So your feet are firmly on the ground and you’ve located your nearest ATM facility, but before the purchasing can begin one thing you should be aware of is that most ATM’s in Cambodia charge at least $5 per transaction, plus you will probably be charged by your bank in your native country also. Now depending on your spending habits all those charges can add pretty quickly.

So if you are planning on staying in the Kingdom for longer than a year, why not open a local bank account? In terms of ATM coverage ABA bank currently appears to boast the most accessible ATM network with ANZ running a close second, the advantages being that having an account with either bank will not only allow you to withdraw your cash without any annoying charges but you can also use each of their ATM machines without charge regardless of who you bank with.


Dollars or Riel?

Most ATM’s will dispense your money in US dollars and most seem to be set to default to giving you the largest possible denominations. For example, if you request to withdraw $100 you will probably be given a $100 note. Now when you come to spend your $100 note it is possible your outlet of choice may not be able to provide you adequate change. So it is advisable to always request an amount from the ATM that will be dispensed using smaller notes or do your best to break the large bills whenever you can at banks, hotels or mini marts etc. 

Of course it is possible have an optional Cambodian Riel facility account allowing you to request Cambodian Riel be dispensed from the ATM (depending on who you bank with) some people are comfortable with this others aren’t it’s really just personal preference. One thing you will find is that when it comes to getting change in smaller denominations many places will offer to give you Riel, especially for anything under 1 dollar. Make sure you are aware what these notes are. Below is an approximate value for the most common Cambodian Riel notes.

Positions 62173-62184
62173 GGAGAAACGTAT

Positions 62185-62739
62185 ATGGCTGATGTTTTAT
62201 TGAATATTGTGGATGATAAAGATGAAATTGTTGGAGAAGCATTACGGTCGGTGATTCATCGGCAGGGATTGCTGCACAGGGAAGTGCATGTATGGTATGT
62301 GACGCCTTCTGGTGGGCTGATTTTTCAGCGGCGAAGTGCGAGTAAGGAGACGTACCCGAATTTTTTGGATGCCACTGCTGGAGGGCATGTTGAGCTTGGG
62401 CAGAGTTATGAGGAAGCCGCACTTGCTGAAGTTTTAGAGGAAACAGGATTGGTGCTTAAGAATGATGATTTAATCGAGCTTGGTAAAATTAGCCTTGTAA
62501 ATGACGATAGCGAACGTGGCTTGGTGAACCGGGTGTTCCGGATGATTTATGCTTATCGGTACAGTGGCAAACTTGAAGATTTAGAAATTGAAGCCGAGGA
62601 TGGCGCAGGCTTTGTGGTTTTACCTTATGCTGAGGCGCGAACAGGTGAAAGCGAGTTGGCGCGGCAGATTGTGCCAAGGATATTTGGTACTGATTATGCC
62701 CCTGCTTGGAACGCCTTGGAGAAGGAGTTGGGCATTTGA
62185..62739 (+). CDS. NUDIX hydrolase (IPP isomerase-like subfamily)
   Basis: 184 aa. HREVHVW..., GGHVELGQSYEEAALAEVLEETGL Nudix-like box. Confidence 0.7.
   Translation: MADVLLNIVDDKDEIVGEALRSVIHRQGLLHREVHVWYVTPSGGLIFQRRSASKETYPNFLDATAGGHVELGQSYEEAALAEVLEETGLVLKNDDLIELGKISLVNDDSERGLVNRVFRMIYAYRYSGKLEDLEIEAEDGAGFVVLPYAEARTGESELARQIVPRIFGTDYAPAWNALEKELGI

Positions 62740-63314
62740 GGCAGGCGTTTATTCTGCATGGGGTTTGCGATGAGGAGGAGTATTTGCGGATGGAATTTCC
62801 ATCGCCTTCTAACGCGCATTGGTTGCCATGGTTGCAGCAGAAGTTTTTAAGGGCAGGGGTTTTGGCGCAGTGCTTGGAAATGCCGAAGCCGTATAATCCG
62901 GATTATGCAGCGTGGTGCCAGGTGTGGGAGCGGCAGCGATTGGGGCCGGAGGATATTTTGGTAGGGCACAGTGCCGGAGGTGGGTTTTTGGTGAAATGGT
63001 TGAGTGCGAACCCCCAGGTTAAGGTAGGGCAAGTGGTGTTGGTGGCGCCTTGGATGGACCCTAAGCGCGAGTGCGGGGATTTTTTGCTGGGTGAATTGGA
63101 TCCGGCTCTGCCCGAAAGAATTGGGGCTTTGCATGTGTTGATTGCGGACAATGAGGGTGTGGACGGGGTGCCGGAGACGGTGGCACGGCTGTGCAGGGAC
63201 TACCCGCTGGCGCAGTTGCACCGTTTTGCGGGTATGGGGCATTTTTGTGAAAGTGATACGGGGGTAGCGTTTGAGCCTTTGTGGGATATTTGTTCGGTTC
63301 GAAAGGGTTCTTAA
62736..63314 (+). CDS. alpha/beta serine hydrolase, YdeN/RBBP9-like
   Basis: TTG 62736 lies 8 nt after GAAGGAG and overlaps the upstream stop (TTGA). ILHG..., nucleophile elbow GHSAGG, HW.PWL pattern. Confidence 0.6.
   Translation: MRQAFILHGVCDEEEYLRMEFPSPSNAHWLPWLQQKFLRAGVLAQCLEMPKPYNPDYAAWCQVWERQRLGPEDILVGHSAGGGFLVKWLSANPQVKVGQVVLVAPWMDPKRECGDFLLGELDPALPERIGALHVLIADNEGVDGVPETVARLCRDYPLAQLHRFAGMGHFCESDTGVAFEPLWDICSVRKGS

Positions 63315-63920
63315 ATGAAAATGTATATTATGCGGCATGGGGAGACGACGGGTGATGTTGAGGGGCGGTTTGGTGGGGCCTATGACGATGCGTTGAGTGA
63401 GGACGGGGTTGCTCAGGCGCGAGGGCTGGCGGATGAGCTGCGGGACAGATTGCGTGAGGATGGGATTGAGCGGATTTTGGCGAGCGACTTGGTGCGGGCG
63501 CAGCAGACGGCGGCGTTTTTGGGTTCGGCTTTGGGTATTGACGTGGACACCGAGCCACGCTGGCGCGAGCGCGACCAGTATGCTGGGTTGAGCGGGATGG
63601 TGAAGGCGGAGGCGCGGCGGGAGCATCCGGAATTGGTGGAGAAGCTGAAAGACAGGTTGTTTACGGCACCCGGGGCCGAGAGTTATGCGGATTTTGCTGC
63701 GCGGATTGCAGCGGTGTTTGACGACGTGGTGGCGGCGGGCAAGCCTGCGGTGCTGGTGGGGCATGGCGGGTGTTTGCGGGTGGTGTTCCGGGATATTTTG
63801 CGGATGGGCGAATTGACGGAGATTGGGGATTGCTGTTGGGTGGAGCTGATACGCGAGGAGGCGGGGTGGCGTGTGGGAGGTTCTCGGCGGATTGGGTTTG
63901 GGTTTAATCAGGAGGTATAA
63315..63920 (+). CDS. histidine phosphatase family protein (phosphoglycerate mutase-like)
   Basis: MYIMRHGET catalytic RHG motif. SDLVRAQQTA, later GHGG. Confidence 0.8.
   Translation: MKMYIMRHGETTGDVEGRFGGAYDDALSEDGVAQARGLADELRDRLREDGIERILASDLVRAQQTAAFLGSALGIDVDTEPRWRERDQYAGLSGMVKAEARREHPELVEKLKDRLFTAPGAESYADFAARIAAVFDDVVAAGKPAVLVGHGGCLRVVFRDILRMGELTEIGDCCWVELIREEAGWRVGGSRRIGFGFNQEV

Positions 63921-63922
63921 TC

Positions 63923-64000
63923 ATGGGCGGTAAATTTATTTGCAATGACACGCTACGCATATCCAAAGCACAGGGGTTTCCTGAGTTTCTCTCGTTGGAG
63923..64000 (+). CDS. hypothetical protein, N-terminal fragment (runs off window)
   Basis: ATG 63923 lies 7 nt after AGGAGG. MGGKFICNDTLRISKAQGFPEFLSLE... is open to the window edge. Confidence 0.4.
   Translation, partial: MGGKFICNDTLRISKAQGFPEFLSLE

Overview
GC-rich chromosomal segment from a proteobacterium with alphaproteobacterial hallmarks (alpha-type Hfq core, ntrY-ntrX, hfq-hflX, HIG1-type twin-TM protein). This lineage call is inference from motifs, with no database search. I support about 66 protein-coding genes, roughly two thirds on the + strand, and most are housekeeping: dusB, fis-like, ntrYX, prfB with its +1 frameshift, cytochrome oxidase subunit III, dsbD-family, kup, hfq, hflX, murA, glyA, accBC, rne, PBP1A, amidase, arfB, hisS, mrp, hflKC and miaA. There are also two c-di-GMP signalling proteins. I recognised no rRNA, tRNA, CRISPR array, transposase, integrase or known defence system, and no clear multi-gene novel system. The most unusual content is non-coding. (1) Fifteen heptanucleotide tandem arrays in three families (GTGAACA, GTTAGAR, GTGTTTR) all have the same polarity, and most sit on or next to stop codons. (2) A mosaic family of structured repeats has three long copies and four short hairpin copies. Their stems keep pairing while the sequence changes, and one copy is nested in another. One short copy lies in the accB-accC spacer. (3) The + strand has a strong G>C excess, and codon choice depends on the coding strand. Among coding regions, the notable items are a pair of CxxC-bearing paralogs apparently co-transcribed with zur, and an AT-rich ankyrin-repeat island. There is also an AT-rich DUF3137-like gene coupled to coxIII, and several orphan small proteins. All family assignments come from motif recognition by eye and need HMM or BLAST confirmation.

20,000r = $5

10,000r = $2.50

5,000r = $1.25

2000r = 50 cents

1000r = 25 cents

500r = 10 cents


Money changers.

If you like to really get involved with the locals and you spend a lot of time in the markets then you almost can’t fail to notice the local money changers. Typically they are sat at a glass booth with you guessed it, lots of money inside. They will be able to break down and change your notes for you either into USD or Cambodian Riel for a small fee. 



Big green boxes with one to two people sat inside at almost every market and on most back streets across the country. WING is essentially a money transfer service where you can send or receive small or large amounts of cash across the country for a fee. The fee generally increases with the amount of cash you send / receive and make sure you agree which party will be paying the transfer fee. Rates are fairly competitive and they can be a very quick and easy alternative to using a bank to transfer cash in country and they are more accessible then money changers in the markets depending on where you are.

WING also provide a very handy bill payment system that works in the same way, you can top up your mobile phone or even pay your internet bill every month at one of their booths.

Please visit their website here.


So there you have it, a quick snapshot of money and banking here in Cambodia. If you have any additional useful info to add to this post then please drop us a line and don’t forget to keep your eyes peeled for more useful information coming soon via our social media channels.